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Rap star 50 cent wins millions in legal malpractice case

by | Jan 6, 2017 | Professional Malpractice |

When it comes to the issue of legal malpractice, many people invariably conjure up thoughts of solo practitioners making critical errors in cases owing to a crippling workload, inexperience, negligence or some combination thereof.

While it’s true that solo practitioners are indeed likely to make legal errors for any of these reasons, it’s also true that attorneys who work at larger firms are in no way immune to these same sorts of legal errors. Indeed, this is true even of those attorneys working at firms that could be readily classified as “high-powered.”

To illustrate, consider a legal malpractice case filed by the celebrated rapper 50 Cent, whose real name is Curtis Jackson, against a large law firm he retained to represent him in a legal dispute over headphones.

According to the facts of the case, Jackson teamed up with headphone manufacturer Sleek Audio back in 2010 to produce his own line of branded headphones. After the two parties failed to arrive at a working agreement, Jackson created his own audio company, SMS, and proceeded to make his own headphones based on assurances from the aforementioned law firm that he could do so without infringing on Sleek’s intellectual property.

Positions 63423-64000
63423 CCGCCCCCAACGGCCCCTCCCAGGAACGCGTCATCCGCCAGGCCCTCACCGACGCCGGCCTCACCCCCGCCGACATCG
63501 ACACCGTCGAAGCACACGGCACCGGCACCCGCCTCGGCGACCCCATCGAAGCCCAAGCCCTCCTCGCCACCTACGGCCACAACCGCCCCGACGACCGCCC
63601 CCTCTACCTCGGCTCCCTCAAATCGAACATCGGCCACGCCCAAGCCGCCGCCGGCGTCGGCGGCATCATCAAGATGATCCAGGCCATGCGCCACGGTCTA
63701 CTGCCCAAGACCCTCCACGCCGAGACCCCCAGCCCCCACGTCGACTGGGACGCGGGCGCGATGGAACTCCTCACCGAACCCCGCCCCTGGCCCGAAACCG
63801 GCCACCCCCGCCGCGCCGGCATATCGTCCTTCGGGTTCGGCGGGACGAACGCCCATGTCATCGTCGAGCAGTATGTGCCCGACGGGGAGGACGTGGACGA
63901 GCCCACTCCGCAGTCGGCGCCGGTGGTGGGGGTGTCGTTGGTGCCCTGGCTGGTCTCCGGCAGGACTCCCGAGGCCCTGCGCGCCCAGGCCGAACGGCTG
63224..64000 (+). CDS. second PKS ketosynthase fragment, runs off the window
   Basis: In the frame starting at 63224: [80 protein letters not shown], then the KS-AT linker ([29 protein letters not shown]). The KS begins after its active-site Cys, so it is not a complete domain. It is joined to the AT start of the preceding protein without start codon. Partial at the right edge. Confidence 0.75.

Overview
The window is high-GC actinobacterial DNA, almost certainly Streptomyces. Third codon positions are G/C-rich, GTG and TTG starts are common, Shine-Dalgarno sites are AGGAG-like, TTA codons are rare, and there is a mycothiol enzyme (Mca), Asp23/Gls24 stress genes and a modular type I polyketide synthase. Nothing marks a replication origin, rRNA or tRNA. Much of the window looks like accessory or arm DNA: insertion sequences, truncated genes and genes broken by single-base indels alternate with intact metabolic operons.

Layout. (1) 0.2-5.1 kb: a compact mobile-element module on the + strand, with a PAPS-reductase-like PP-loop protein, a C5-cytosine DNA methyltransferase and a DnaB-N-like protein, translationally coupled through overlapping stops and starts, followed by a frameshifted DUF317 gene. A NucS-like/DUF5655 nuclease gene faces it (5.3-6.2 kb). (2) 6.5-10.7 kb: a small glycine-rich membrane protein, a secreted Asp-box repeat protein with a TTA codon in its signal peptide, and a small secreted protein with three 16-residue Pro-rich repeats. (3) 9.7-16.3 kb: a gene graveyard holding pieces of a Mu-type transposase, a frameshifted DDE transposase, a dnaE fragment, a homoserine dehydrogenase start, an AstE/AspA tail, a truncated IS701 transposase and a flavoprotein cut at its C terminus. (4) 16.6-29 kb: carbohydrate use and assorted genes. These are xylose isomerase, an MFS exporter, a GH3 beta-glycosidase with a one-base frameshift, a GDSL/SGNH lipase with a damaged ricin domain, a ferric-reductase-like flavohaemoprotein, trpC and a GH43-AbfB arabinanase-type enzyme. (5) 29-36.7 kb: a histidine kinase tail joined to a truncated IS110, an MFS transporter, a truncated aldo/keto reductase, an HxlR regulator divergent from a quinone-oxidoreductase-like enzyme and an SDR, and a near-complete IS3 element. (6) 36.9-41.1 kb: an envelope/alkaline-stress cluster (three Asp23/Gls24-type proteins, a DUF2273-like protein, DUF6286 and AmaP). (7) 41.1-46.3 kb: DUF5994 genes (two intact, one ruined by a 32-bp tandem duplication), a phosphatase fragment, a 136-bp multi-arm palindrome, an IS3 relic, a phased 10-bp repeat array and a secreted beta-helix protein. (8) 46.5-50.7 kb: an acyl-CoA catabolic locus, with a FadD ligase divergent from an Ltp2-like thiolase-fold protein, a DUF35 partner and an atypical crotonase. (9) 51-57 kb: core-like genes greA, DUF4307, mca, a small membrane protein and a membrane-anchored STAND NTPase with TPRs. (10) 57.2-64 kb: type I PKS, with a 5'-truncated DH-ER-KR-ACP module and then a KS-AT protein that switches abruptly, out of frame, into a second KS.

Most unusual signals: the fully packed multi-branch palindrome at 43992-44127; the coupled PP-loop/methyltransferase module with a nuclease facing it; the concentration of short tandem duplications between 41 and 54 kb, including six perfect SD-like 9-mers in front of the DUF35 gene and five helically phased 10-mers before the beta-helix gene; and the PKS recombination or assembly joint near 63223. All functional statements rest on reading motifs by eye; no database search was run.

Fast forward to 2014 and Jackson was sued by Sleek for just this reason and ultimately ordered to pay $16 million after the court found the design of SMS headphones to be “basically the same designs” as Sleek’s headphone line.

In his subsequent legal malpractice suit, Jackson accused the law firm he originally retained of failing to “represent his interests in licensing negotiations and arbitration disputes,” and cited its “inexplicable decision not to call technical and damages experts to rebut expert testimony offered by Sleek.”

Just last month, the two sides reached a settlement with the law firm agreeing to pay Jackson $14.5 million, the bulk of which will likely be applied to the rapper’s $23 million bankruptcy settlement reached this past summer.

To reiterate, this case serves to underscore that no law firm, no matter how many attorneys they employ or how many offices they have, is immune to mistakes, and that clients do have options when these mistakes cause undue harm.